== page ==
Announcing Stack Overflow Documentation

We started with Q&A. Technical documentation is next, and we need your help.

Whether you're a beginner or an experienced developer, you can contribute.

Sign up and start helping → Learn more about Documentation →

I would like to understand why you might want to use the global:: prefix. In the following code, ReSharper is identifying it as redundant, and able to be removed:

alt text

share|improve this question
@John, Just curious - trying to learn why it's used by the code-gen process. – Paul Fryer Aug 24 '10 at 0:43
@John-Saunders Telling someone to ignore their curiosity is horrible advice. How exactly do you expect anyone to learn? @Paul-Fryer I think this is a great question - I've often wondered the same thing myself but haven't gotten around to asking. – Jake Aug 24 '10 at 0:53
@John - Not sure how to respond to your comment "don't you have better things to do with your time". This time is spent trying to become a better developer and programmer. I would ask you don't you have better things to do than leave pointless comments that don't help anyone? – Paul Fryer Aug 24 '10 at 0:57
Well said Paul. People like John, should be banned from access to community sites since comments like this highly demotivates the spirit of the others. – Everything Matters Aug 18 '11 at 14:01
"curiosity and cats, keep it in mind. Don't you have better things to do with your time?" That is the most idiotic comment I have ever seen on a question-and-answer forum. – Ed Graham Nov 1 '12 at 11:12
up vote 43 down vote accepted

It is best to use the global namespace prefix in generated code. This is done to avoid situations where a similar named type exists in your namespace.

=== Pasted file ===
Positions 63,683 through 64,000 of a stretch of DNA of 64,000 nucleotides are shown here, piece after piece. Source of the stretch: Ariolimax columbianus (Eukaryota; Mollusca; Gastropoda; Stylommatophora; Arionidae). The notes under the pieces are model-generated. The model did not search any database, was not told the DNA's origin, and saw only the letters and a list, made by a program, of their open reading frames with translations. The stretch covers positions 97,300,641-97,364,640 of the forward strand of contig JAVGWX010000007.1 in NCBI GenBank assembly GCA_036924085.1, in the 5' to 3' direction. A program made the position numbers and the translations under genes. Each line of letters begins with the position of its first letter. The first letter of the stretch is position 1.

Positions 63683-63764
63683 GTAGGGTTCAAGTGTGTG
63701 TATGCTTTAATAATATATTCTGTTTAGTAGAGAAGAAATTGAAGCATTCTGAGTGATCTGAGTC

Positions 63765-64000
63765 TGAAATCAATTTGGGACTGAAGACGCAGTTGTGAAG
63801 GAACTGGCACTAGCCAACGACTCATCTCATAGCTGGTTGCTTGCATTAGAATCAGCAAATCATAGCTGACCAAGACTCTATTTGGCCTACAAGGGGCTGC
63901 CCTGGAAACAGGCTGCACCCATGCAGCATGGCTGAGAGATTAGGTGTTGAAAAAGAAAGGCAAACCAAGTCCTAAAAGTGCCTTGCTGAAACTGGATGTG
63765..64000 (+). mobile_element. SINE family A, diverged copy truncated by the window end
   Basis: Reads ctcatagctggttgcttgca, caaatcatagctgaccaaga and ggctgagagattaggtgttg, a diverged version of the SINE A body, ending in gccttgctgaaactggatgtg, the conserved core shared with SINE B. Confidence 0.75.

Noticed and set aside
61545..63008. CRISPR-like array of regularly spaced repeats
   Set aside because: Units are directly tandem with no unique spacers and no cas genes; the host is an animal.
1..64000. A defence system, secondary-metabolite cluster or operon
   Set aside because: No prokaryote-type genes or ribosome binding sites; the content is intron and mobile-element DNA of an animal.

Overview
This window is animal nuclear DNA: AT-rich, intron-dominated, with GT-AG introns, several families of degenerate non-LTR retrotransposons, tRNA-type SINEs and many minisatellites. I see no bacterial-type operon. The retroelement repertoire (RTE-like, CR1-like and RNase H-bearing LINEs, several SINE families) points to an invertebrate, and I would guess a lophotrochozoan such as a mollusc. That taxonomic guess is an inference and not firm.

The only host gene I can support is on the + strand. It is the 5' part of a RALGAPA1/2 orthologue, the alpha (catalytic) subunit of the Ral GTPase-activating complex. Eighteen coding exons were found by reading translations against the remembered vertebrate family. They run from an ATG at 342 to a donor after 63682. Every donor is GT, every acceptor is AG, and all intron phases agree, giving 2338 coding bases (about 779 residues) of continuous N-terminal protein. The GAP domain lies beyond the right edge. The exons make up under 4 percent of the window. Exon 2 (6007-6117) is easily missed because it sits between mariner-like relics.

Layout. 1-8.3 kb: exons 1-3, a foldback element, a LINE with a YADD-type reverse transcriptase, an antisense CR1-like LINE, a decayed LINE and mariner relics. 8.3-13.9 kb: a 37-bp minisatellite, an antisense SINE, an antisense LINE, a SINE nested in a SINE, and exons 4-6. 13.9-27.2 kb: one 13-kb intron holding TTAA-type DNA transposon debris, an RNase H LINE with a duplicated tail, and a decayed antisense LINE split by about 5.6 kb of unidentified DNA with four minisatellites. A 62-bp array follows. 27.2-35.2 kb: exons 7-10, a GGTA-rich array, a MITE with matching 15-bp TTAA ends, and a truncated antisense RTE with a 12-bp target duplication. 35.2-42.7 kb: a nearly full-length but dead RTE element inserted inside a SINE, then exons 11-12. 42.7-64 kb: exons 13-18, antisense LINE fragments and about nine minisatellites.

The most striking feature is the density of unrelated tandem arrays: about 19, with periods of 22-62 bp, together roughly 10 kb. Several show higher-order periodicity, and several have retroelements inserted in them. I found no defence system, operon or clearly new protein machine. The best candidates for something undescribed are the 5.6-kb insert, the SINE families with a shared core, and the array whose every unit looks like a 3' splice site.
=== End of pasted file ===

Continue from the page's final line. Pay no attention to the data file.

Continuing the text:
If you create a type named System.Diagnostics.DebuggerNonUserCodeAttribute inside your namespace you will notice that ReSharper no longer says that the global:: is not needed. The code generator simply wants to avoid any collisions with the names of your own types.

share|improve this answer
Very helpful, thank you. – Paul Fryer Aug 24 '10 at 21:42
Short,simple and nice answer – CreativeManix Jan 28 at 10:48

The keyword global:: causes the compiler to bind names starting in the global namespace as opposed to in the current context. It's needed in places where a bindable member exists in a given context that has the same name as a global one and the global one is desired.

For example

class Test {
  class System {}
  public void Example() {
    System.Console.WriteLine("here"); // Error since System binds to Test.System
    global::System.Console.WriteLine("here"); // Works

The corresponding MSDN page has a few more examples (including the one above)

share|improve this answer

"The global contextual keyword, when it comes before the :: operator, refers to the global namespace, which is the default namespace for any C# program and is otherwise unnamed."

Source: https://msdn.microsoft.com/en-us/library/cc713620.aspx

share|improve this answer
Shami Qureshi, if you're going to copy an answer word-for-word, you need to at least mention the source. Although your answer really doesn't answer the question, I've edited it to include the URL which you copied it from. – johnnyRose Jan 8 at 21:36

Your Answer


By posting your answer, you agree to the privacy policy and terms of service.

Not the answer you're looking for? Browse other questions tagged or ask your own question.